JPM17: Secretive Moderna Finally Unveils Pipeline, Financials
1/10/2017 5:35:11 AM
January 10, 2017
By Mark Terry, BioSpace.com Breaking News Staff
Notoriously secretive Moderna Therapeutics, based in Cambridge, Mass., gave investors a peak at the company’s research-and-development pipeline yesterday at the JP Morgan Chase & Co. Healthcare Conference in San Francisco.
Moderna is focused on engineering messenger RNA (mRNA), which when injected, turns the patient’s cells into drugmaking factories. A private company, Moderna reportedly has about $1 billion in cash, mostly from payments related to its collaborations with Merck & Co. (MRK) and Vertex (VRTX). Both deals were made in mid-year 2016. It also has a Global Health Partnership with the Bill & Melinda Gates Foundation to develop an mRNA-based antibody against HIV.
At the JP Morgan conference, Moderna focused on 12 mRNA development candidates (DCs), which includes vaccines and therapeutics in infectious diseases, immuno-oncology and cardiovascular diseases. Five of the DCs have clinical trials underway in the U.S., Europe and Australia. One includes its Zika mRNA vaccine, mRNA-1325.
“With clinical studies underway for five medicines, 332 healthy subjects dosed thus far, and seven additional development candidates advancing to the clinic, we have rapidly pivoted from a discovery company to a development company with a pipeline of unusual breadth and depth,” said Stephane Bancel, Moderna’s chief executive officer, in a statement. “Moderna is at an inflection point. We’re invested heavily in our mRNA platform, research engine and early development engine to build the world’s leading mRNA company. With this infrastructure in place, we are now able to advance high-quality mRNA medicines with a breadth, speed and scale not common in our industry.”
The company also has funding from the U.S. government’s Biomedical Advanced Research and Development Authority (BARDA). Of the technology, Rick Bright, director of BARDA, told Bloomberg, “It’s almost plug-and-play. All you need is a sequence from a part of the virus you want to make, drop it into the basic machinery, and you could rapidly have dozens of vaccines.”
The company’s highlighted programs include:
AZD-8601 — Partnered with AstraZeneca (AZN), this just started clinical trials last week, and is developed to increase levels of vascular endothelial growth factor-A, for patients with heart failure or post-heart attack.
mRTNA-1440 — A vaccine for influenza A virus subtype H10N8.
mRNA-1851 — A vaccine for influenza A subtype H7N9.
mRNA MRK-1777 — it’s a viral vaccine, but it’s target has not been announced. Moderna is partnered with Merck for this program.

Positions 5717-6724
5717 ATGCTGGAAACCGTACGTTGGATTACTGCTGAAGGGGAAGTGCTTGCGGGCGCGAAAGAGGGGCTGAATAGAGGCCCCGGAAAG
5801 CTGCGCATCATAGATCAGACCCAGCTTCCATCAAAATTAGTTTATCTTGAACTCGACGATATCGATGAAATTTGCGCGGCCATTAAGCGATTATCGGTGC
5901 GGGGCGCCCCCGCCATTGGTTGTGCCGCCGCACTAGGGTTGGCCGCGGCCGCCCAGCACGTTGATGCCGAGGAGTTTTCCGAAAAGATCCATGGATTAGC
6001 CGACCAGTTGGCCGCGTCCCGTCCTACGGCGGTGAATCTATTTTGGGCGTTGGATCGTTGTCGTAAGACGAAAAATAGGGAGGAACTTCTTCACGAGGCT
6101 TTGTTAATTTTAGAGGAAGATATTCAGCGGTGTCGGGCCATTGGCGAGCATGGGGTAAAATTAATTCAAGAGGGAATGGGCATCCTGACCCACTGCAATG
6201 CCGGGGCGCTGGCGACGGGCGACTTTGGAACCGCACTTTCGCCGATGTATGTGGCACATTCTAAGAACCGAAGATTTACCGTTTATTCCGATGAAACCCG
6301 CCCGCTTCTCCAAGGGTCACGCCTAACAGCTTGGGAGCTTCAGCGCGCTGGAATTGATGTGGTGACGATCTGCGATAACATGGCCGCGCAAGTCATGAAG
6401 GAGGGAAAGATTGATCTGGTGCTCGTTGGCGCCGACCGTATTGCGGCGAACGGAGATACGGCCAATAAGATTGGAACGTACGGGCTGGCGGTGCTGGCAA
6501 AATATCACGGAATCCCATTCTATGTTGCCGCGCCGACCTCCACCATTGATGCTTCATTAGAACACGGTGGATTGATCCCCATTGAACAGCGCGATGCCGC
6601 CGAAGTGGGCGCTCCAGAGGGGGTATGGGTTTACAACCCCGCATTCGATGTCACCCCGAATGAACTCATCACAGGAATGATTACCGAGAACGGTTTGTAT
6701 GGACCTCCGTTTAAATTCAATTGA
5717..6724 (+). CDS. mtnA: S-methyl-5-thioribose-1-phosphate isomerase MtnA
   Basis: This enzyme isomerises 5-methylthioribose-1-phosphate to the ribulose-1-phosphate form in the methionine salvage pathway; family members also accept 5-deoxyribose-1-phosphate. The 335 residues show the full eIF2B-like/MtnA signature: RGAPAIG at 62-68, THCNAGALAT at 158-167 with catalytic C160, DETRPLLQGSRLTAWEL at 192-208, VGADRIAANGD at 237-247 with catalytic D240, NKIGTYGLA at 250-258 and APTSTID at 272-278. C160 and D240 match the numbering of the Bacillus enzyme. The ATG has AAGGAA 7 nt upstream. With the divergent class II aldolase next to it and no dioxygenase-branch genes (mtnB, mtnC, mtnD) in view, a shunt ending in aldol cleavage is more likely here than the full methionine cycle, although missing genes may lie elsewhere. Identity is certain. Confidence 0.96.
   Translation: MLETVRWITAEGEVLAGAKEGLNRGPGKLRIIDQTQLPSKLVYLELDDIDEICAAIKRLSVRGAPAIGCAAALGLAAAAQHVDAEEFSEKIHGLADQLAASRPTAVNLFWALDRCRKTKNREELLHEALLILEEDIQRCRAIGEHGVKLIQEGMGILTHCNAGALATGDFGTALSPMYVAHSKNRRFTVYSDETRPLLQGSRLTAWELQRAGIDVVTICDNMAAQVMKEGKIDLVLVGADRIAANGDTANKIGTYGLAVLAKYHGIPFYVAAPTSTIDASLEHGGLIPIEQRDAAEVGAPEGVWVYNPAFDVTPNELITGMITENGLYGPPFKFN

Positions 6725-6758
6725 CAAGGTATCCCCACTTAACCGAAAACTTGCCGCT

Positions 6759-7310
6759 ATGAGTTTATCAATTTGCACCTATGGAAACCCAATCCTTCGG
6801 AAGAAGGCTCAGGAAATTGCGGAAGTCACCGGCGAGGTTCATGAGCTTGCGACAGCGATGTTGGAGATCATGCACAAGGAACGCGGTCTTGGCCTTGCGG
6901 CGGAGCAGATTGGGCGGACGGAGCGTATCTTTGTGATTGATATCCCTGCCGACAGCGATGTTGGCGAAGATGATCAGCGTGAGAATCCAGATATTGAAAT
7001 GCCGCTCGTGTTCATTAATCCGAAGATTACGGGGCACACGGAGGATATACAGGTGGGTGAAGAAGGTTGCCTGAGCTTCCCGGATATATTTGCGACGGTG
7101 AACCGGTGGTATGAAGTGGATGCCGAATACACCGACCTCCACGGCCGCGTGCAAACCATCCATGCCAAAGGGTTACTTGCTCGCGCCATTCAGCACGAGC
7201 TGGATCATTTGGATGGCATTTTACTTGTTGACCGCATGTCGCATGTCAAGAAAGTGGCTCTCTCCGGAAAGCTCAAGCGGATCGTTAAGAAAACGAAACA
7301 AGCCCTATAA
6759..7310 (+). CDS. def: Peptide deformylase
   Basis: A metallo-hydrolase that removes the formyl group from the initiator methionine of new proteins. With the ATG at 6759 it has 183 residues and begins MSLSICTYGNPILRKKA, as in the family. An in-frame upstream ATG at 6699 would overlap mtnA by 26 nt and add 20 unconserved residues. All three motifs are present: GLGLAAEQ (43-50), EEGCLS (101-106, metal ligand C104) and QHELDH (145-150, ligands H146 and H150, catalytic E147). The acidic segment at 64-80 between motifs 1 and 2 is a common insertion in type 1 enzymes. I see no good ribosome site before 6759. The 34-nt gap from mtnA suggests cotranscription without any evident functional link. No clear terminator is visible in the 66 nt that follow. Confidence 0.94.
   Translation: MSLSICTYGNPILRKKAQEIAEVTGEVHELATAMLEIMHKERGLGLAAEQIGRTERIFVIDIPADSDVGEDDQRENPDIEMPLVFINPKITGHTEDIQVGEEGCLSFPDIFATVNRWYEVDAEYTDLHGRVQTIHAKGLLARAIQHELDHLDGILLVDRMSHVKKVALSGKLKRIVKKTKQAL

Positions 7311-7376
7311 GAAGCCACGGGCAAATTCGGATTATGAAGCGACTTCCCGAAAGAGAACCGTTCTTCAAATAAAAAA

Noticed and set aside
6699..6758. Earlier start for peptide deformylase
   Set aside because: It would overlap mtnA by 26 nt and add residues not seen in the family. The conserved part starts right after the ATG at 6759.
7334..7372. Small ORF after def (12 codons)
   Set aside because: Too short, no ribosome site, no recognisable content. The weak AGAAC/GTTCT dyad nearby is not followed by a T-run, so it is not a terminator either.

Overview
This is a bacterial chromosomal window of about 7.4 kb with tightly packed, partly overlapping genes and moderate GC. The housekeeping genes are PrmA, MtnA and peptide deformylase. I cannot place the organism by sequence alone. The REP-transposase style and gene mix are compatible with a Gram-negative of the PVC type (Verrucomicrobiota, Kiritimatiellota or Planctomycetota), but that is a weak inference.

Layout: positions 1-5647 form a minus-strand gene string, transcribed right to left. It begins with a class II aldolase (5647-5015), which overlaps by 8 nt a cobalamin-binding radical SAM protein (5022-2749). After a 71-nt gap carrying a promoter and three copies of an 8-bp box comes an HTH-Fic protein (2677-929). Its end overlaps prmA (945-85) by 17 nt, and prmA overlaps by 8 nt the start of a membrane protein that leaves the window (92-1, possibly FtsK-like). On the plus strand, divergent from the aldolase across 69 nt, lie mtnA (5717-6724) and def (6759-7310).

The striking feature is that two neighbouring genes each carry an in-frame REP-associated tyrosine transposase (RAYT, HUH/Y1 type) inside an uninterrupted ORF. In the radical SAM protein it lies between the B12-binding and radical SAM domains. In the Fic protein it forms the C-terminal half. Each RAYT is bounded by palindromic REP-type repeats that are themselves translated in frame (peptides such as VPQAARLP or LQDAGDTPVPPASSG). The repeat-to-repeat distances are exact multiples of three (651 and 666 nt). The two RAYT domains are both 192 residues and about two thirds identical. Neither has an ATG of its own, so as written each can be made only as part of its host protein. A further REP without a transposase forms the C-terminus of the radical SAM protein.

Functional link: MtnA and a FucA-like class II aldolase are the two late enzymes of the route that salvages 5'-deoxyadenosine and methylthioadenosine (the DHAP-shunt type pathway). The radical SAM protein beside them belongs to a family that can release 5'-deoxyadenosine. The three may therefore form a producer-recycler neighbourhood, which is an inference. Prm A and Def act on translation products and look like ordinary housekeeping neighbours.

mRNA-1388 — A vaccine for Chikungunya virus. This is funded through the Defense Advanced Research Projects Agency (DARPA), part of the U.S. Department of Defense (DoD).
mRNA-1325 — a vaccine for the Zika virus. Funded through BARDA for up to $125 million.
mRNA-1706 — A proprietary formulation of the Zika virus vaccine, a second version that uses the same active pharmaceutical ingredient (API) as mRNA-1325, but uses a next generation formulation, V1GL.
mRNA-1647 — Vaccine for Cytomegalovirus (CMV), one of the most common causes of newborn disability.
mRNA-1653 — Vaccine for Human Metapneumovirus (HMPV) and Parainfluenza virus (PIV3). These typically infect young children by the age of five, and cause mild respiratory illness, which can become severe in young children, the elderly and people who are immunocompromised.
mRNA-4157 — In partnership with Merck, this is an mRNA-based personalized cancer vaccine.
mRNA-2416 — OX40L Immunotherapy. OX40 Ligand is a co-stimulatory protein that boosts T cells in their effects against cancer cells.
mRNA-2905 — Interleukin 12 (IL-12) Immunotherapy. IL-12 actives the immune system. It is in development in partnership with AstraZeneca.
mRNA AD-8601 — VEGF-A, in conjunction with AstraZeneca, this encodes for vascular endothelial growth factor-A (VEGF-A), which may lead to the creation of more blood vessels to improve blood supply.
“In 2017, we will remain focused on progressing our current development candidates to and through the clinic; discovering and bringing forth additional mRNA medicines as new development candidates; and continuing to invest heavily in our mRNA platform as well as the build-out of our GMP clinical manufacturing facility in Norwood, Mass.,” Bancel said in a statement. “We also look forward to begin publishing data on our clinical programs as well as key insights related to our platform. And we will continue to invest in building our team and work diligently to ensure that our employees continue to feel inspired and empowered every day to innovate and drive impact for patients.”